The content of the telemetry packets from the three scientific Subsystems, ASM, HEXTE and PCA, can be arranged in different ways to maximize the science return within the overall telemetry budget. This amounts to choosing an observing mode and setting the adjustable parameters which define the mode. The combination of mode and mode parameters is known as the configuration. This is an important concept, for only data from the same AppId with the same configuration have a truly homogeneous format and can be reduced together in the same way.
RXTE has hundreds of possible configurations - and the flexibility to add new ones - but the data you get on your tape or Internet download will have only those configurations chosen for that particular observation.
4.3 Design of RXTE Data Files
The structure of the RXTE data files - FITS data tables, to be more exact - follows these design principles:
4.4 XTE Filter File:For each ObsId, the stdprod directory should contain an XTE filter file, named FP_xxxxxxx-yyyyyyy.xfl (where xxxxxxx and yyyyyyy are the start and stop time in hexidecimal mission elapsed seconds.) This filter file incorporates much of the housekeeping data from other subsystems and is intended for creating good time intervals based on those data. Checking, and remaking if necessary, this file is one of the first steps to data analysis. (See recipe.) Make sure it includes everything you will need (by plotting the columns ELV, OFFSET, PCUn_ON, BKGD_THETA, BKGD_PHI, NUM_PCU_ON, TIME_SINCE_SAA, and ELECTRONn at minimum) before you delete any housekeeping data.
4.5 Which Files Can I Delete to Save Disk Space?
For completeness and to avoid having to redistribute data, your RXTE data tape contains all the satellite telemetry, only parts of which are essential for data analysis. Here we list again the directories corresponding to the satellite subsystems, but this time with recommendations about which to keep on disk.
Please note that for most observations the PCA contributes the most telemetry: deleting the non-science subsystem directories doesn't always save a lot of space. If you still can't fit all your data onto your disk, please consider the following:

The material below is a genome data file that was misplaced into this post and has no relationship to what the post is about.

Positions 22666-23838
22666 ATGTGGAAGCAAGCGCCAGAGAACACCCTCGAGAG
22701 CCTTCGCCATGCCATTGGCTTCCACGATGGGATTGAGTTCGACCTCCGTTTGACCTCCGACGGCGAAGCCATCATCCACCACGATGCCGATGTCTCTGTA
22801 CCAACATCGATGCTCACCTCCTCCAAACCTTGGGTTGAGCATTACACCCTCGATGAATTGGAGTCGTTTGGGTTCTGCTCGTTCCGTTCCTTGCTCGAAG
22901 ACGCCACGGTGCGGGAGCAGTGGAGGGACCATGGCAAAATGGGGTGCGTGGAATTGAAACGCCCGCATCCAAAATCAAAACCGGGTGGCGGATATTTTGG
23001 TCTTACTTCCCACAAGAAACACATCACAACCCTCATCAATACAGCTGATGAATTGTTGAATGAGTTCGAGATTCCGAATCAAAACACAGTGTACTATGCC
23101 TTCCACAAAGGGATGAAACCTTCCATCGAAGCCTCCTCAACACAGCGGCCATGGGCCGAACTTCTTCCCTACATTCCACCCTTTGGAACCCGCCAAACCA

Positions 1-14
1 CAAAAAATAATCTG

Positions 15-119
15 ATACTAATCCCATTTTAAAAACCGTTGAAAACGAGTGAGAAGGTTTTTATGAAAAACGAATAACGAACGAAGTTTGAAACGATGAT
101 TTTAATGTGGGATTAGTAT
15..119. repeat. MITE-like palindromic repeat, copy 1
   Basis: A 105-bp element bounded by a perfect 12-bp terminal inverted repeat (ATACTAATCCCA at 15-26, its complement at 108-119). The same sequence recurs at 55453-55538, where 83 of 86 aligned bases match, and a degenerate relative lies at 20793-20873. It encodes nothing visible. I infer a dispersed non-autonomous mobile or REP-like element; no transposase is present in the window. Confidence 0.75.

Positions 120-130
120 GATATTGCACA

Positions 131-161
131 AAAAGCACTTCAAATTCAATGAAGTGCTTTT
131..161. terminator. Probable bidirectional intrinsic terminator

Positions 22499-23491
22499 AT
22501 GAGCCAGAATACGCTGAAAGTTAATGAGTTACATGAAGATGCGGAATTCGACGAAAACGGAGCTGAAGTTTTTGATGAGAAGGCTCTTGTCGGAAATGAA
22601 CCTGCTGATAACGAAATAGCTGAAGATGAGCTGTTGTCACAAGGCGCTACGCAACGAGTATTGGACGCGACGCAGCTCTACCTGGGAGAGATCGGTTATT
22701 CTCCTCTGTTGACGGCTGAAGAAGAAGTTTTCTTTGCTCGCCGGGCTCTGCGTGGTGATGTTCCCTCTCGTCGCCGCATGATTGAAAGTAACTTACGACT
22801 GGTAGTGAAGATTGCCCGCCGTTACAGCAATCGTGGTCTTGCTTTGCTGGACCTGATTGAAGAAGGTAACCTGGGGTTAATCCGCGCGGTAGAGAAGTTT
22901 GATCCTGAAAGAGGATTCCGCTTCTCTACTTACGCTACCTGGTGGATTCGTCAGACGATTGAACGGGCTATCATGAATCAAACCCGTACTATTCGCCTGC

5. How to Use XDF to Browse your Files
XDF (XTE Data Finder) is a tool with a graphical user interface (GUI) to make the task of browsing the hierarchical directory structure much easier. Its end-product is a list of filenames corresponding to the data you want to analyze, as chosen by target name, time of observation, instrument and configuration.
To start XDF, type xdf at your system prompt. A window will appear on the screen divided in boxes with accompanying buttons. In broad terms, you start at the top of the window and work downwards, gradually narrowing your data selection criteria by filling the boxes until you produce the file list which appears in the box at the bottom. In more detail:
Next, use the mouse to activate the Make ObsList button on the top row. This fills the Observations box with one-line summaries of the ObsIds in the top level directory. For each ObsId, the directory name, target name, and time range are listed. At this point you can choose a particular target or time range, though for most GOs this option is not needed.
You select ObsIds themselves by clicking on them with the mouse or by pushing the All button.
The next step is to choose Subsystems from the Subsystems box by clicking on the names of the ones you're interested in.
To see the AppIds/ Configurations of your chosen Subsystem, push the Make AppIdConfigList button on the top row. Select the Appid/Configurations you're interested in from the AppIds/Configurations window.
Finally, when you've completed your choice of AppIds, push the Make FileList button on the top row. The list of corresponding files will appear in the box at the bottom of the screen: if you want to save it, push the Save FileList button on the top row to write out the list to an ASCII file called whatever you put into the File Name window. If no name is specified, it will be called "fits_files.xdf".
6. How to Install all the Necessary Software
Software for RXTE data analysis is available in the HEASoft package, a unified release of the HEASARC's FTOOLS and Xanadu software. Installation instructions are included on the HEASoft Web page.
If you have a question about RXTE, please send email to one of our help desks.